Stokes Laboratories are named in commemoration of one of Ireland’s most famous physicists, George Gabriel Stokes (1819-1903), who was born and brought up in Sligo, not far from the University of Limerick.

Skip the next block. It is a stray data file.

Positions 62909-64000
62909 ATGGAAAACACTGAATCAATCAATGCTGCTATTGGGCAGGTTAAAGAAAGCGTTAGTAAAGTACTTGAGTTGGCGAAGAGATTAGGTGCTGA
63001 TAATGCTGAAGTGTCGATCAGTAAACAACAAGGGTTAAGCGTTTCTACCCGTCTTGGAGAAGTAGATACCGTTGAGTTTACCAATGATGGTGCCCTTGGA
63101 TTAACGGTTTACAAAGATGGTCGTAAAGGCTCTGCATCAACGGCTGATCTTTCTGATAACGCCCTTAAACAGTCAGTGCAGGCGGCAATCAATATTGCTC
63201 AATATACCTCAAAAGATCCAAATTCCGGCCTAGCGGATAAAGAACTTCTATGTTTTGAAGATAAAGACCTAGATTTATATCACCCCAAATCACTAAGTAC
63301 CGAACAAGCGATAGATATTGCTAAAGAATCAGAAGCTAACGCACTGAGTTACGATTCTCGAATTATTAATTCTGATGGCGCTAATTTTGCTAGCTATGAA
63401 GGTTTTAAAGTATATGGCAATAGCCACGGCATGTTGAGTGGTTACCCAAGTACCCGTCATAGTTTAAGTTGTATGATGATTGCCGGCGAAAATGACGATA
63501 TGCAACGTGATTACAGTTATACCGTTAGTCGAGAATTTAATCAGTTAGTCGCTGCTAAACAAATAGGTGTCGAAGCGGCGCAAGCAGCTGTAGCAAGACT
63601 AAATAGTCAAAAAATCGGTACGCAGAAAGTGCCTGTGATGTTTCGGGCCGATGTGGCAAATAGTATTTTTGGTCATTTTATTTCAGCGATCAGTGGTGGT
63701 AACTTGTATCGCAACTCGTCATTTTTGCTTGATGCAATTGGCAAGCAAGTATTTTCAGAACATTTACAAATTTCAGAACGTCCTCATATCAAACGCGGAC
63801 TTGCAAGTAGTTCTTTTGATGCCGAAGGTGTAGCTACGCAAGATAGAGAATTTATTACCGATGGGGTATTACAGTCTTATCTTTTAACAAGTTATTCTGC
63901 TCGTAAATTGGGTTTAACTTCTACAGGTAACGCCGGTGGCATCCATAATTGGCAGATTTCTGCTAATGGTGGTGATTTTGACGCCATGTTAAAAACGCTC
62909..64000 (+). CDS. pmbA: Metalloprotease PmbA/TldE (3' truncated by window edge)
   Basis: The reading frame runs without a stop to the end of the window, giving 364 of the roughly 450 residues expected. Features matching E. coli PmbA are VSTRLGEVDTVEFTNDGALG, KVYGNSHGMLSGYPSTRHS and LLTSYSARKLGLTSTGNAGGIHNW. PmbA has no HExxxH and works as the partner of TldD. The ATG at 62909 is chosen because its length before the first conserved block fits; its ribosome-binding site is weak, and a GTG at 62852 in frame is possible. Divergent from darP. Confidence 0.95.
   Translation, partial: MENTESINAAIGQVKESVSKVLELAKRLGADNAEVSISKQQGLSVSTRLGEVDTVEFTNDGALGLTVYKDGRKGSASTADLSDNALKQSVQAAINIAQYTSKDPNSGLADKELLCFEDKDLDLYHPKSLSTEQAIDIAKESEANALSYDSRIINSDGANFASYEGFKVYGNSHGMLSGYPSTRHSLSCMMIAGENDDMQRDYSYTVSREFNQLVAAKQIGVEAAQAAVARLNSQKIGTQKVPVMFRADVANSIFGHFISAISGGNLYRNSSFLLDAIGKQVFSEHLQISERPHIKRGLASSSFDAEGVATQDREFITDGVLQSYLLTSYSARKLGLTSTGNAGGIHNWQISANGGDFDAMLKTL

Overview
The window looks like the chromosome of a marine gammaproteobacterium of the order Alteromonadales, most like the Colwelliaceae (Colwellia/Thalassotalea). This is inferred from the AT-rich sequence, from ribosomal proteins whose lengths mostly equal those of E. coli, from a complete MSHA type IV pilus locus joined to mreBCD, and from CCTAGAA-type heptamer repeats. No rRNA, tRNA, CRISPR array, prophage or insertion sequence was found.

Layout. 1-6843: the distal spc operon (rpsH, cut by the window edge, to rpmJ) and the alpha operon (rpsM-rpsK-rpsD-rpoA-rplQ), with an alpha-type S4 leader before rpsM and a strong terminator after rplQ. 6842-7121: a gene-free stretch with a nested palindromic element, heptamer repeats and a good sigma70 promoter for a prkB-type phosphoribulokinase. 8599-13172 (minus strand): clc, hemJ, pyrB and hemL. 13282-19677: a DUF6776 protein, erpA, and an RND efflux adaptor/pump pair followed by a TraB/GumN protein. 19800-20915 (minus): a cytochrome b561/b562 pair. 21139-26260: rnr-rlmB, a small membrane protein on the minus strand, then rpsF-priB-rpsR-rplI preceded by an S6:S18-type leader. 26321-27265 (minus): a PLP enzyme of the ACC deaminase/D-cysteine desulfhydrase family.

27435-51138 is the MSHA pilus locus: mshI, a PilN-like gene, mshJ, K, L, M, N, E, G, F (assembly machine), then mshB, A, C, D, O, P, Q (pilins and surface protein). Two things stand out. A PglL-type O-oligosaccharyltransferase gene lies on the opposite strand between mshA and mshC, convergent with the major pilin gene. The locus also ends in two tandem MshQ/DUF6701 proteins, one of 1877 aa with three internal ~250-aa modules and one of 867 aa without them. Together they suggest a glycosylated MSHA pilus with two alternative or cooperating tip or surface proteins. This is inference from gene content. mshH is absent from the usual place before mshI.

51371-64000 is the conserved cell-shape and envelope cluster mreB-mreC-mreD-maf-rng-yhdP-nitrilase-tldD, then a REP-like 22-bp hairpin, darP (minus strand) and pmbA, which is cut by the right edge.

After schooling in Dublin, Stokes spent his academic career at Cambridge University where he held the Lucasian chair, previously occupied by Isaac Newton, for over 50 years. His work covered many areas of mathematics and physics. In particular, his equations that describe the flow of fluids – the Navier-Stokes equations – are central to much of what we do at the Stokes Laboratories. We also use fluorescence, a term he coined, in tagging DNA, Stokes’ law for the drag on micro-particles, and Stokes flows in microchannels. He also investigated wave and diffraction theories of light, concepts which we currently use in optical measurements of temperature, strain and mass diffusion. Finally, he made critical contributions to the understanding of elasticity and wave motion in solids.